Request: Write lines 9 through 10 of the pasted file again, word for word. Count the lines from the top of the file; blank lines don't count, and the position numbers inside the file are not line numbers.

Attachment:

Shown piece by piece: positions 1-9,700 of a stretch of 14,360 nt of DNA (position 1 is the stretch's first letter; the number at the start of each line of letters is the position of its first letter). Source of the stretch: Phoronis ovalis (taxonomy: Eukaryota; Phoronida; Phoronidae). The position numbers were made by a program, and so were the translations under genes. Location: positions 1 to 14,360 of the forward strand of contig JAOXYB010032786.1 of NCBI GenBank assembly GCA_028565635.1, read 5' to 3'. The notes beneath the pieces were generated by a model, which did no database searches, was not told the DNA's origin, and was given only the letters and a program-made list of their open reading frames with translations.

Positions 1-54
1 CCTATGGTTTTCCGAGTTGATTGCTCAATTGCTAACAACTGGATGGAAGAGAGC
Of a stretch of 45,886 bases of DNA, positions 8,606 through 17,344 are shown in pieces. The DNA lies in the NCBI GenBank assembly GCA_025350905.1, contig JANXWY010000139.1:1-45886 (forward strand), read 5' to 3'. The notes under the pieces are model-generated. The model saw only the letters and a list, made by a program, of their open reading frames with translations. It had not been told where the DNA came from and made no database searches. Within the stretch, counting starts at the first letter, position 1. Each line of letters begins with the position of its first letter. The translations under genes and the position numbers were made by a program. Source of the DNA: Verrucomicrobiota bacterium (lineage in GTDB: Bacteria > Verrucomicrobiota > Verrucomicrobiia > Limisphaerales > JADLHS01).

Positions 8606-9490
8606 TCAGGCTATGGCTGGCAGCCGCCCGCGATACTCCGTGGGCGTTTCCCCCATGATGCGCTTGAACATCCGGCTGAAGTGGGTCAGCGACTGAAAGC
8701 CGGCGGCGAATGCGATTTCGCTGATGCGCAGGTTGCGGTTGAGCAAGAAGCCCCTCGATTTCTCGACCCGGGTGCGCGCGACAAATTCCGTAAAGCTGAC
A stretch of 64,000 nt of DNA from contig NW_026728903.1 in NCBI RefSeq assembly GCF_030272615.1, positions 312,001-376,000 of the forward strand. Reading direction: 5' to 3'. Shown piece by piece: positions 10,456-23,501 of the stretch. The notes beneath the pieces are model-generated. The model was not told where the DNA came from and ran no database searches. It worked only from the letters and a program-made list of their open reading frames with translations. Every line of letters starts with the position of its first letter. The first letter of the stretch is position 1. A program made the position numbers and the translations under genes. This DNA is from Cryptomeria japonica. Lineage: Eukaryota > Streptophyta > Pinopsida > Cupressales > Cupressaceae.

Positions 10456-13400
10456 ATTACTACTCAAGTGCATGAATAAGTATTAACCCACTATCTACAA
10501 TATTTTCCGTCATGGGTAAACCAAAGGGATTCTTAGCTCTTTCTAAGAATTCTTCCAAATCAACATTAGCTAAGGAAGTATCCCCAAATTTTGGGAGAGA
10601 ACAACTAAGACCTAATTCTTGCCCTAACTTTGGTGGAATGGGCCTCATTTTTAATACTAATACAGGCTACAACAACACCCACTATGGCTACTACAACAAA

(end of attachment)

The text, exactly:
Positions 10456-13400
10456 ATTACTACTCAAGTGCATGAATAAGTATTAACCCACTATCTACAA